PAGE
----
Friday, October 29, 2010

Melanie Safka on songs

"'Brand New Key' I wrote in about fifteen minutes one night. I thought it was cute; a kind of old thirties' tune. I guess a key and a lock have always been Freudian symbols, and pretty obvious ones at that. There was no deep serious expression behind the song, but people read things into it. They made up incredible stories as to what the lyrics said and what the song meant. In some places, it was even banned from the radio. My idea about songs is that once you write them, you have very little say in their life afterward. It's a lot like having a baby. You conceive a song, deliver it, and then give it as good a start as you can. After that, it's on its own. People will take it any way they want to take it."

Wednesday, October 27, 2010

More bridges

Bobbie Gentry crossing the famous, now defunct, "Tallahatchie Bridge" near Money, Miss.


Reading "A Distant Mirror"...

It seems like if there is one word to summarize the 14th century it would be "despair". The Black Death, a mini Ice Age, the devastation of the Hundred Year War. One thing that is especially relevant to today's world was the rising recognition of the hypocrisy, especially in the failures of the mechanisms of society to deal with these crises, that ultimately made Europe transition out of the Middle Ages into the religious Reformation and cultural Renaissance.

The hypocrisy was present everywhere. In the Church, where despite preaching poverty and chastity, the corruption was rampant. In secular society, where despite the notions of chivalry and feudal responsibility, the knights and nobility debauched themselves at the expense of the peasants, consistently failing to live up to their responsibilities of protecting them. Once again, the parallels to today's world are scary. Perhaps, just as the crises of the Middle Ages finally precipitated a radical social change, the same will happen today.

Driving in through the beastly traffic this morning, I had the opportunity to avail myself of the barrage of attack ads on the radio - elections are just a few days away. Sometimes I wonder if others recognize all this blather for the bullshit that it is, and just cynically wade through the muck or whether people truly are swayed by this rubbish. All these ads sponsored by "Americans against Food Taxes" and other populist sounding organizations, when in reality they are just fronts for big corporate interests. I am beginning to sound like a conspiracy theorist - but I really am beginning to suspect that those guys are onto something...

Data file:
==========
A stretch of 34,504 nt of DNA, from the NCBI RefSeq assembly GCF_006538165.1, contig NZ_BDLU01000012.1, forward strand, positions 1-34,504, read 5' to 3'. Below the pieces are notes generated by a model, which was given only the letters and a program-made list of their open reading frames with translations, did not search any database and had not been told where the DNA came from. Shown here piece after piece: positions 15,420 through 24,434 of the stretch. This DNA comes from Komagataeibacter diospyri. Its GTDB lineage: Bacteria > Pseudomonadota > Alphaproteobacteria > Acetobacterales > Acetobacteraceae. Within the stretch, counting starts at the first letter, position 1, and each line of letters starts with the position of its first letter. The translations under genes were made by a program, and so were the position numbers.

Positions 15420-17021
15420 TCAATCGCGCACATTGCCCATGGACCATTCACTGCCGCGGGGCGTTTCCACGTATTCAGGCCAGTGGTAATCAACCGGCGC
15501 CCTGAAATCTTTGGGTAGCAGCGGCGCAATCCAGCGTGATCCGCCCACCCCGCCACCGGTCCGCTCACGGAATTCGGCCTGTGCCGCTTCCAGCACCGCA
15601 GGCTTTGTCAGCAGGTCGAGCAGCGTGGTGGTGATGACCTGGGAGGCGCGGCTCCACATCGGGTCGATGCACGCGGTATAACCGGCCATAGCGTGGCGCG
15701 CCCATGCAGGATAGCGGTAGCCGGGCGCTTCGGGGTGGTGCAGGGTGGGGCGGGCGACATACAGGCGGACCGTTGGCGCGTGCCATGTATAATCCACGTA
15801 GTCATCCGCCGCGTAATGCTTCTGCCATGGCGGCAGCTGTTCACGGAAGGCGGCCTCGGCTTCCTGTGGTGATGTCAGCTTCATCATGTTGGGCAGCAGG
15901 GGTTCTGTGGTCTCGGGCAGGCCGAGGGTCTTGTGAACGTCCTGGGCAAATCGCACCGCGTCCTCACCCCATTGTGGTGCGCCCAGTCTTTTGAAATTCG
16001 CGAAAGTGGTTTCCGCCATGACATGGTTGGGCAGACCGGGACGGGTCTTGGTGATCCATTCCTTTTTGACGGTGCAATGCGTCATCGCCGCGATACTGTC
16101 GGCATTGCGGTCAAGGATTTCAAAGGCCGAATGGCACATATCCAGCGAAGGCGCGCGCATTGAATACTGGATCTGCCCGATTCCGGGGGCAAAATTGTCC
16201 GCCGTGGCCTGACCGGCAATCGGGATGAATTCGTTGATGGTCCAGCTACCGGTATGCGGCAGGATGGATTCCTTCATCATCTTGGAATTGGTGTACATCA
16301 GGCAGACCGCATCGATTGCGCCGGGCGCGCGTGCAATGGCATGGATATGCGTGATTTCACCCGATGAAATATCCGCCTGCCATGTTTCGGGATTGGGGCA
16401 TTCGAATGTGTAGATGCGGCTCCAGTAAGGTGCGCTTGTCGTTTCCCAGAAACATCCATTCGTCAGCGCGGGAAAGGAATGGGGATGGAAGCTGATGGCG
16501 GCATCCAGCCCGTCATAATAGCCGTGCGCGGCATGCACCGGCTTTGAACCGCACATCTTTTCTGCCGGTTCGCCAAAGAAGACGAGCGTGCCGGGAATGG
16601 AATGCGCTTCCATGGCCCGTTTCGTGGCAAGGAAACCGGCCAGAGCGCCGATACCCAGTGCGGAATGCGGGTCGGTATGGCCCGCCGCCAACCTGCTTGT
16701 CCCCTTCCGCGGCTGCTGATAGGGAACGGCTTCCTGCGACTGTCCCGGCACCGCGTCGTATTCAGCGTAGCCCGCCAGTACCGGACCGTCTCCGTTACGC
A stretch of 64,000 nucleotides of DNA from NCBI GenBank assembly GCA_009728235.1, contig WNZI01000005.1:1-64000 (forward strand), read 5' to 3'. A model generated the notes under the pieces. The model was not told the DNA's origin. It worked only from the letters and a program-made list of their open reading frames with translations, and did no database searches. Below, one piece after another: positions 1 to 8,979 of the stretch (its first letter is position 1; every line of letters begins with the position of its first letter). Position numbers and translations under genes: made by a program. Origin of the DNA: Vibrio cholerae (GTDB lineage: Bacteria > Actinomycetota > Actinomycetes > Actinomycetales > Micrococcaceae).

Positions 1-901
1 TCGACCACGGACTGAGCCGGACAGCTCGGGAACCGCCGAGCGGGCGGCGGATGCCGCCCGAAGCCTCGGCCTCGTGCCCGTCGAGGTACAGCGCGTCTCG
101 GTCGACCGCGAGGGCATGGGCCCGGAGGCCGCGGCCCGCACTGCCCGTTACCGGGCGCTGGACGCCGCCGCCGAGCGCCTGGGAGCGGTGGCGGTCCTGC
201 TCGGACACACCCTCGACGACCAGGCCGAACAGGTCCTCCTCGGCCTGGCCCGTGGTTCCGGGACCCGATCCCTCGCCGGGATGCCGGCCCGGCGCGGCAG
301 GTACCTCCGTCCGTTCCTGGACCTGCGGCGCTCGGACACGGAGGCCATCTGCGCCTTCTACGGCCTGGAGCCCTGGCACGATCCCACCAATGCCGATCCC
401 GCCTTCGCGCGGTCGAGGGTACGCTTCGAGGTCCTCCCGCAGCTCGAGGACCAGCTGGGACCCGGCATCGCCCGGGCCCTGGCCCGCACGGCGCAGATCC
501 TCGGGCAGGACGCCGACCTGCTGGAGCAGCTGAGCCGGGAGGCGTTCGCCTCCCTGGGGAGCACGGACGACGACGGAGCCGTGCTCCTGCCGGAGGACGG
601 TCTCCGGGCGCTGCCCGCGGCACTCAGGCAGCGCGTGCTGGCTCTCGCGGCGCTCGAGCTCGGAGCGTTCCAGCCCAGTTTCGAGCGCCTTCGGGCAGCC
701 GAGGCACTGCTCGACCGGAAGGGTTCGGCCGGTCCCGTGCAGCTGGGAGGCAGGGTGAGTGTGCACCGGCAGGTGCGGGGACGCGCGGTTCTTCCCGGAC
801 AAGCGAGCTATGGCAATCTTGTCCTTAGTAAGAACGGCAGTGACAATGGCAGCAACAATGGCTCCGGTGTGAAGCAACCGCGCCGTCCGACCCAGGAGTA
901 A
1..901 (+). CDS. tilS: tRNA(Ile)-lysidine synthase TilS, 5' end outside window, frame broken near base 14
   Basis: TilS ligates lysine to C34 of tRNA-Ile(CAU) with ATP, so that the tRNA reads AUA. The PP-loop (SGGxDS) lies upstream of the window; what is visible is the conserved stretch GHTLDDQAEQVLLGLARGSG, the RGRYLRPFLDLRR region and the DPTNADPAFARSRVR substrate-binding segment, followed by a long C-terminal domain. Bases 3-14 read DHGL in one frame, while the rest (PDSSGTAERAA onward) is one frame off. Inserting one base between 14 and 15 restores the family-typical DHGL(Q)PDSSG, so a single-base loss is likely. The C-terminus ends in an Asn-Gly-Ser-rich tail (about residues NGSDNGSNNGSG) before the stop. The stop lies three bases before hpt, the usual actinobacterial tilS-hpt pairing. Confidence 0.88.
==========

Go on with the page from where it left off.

Having left the Soviet Union as a kid, I didn't experience first hand the Communist propaganda machine, but nonetheless it left an indelible mark on my psyche. The homo sovieticus learned that anything that was said by official mouthpieces was a lie, and in fact the opposite was true. You had to be an idiot not to realize that. Is the same true in this country as well? The only difference being that instead of the Party, the message is controlled by a bunch of corporate oligarchs?

Oliver Stone, where are you?

Tuesday, October 26, 2010

Sur le pont d'Avignon

Reading Barbara Tuchman's "A Distant Mirror"...

The Papal Palace @ Avignon

E-Kvetcher vs the Wu Tang

I wore my old Wu-Tang Clan t-shirt out on Sunday and had three people stop me and tell me they liked my shirt. Who would have thunk?

PS - My wife pointed out that none of them were women.

Monday, October 18, 2010

The Way We Never Were

Reading an interesting book by Stephanie Coontz analyzing the myth of the perfect American family of the past.

One of the things she talks about is the rise of the Liberal European idea of personal freedom that came around the time of the Enlightenment. This was a reaction to the oppression of the monarchy and it defined the notion of individual freedom. However, while it defined the rights of the individual, it didn't really address the social and political obligations of living in a society.

This is something I've always recognized, but she articulates it really well, and she supports with a lot of supporting quotes and stories.

One thing that is interesting is that she brings up gift giving. A gift is an important social construct because it places an obligation on the person receiving the gift. In our society, people feel very uncomfortable if someone gives them a gift and they did not reciprocate, or if the value of the gift received is much higher than what was given. We feel this way because we are uncomfortable with acknowledging this social obligation - it impinges on our sense of freedom. We don't want to be "dependent" on anyone else. However, in a different culture she talks about, reciprocating with a gift immediately after receiving one is considered a grave insult to the giver. It implies that you do not want to take on this obligation and you want to eradicate it right away.

Tuesday, October 12, 2010

My knees are killing me, as is my back and my arms and my sides - two days ago I was carrying stones around the front lawn of the house and now my muscles are reminding me of this activity. It got me thinking of what a great workout carrying stones can be.

And then it got me thinking of how silly it is to go to the health club and waste all this energy exercising. You'd think that instead of using all this electricity to power treadmills etc, we would be using humans to generate electricity. But no - it would never work in this country. Unless maybe we offered to pay people for producing the electricity? Maybe that would kill two birds with one stone - cheap source of energy and healthier Americans.

Wednesday, October 06, 2010


A Jew applies for a job and gets turned down immediately.
"This is plain anti-semitism"
"Not at all. Why should we hire you? We know you'll just emigrate to Israel right away."
"But I have no intention to emigrate."
"Then we can't hire you at all!"
"Why not?"
"We don't hire fools."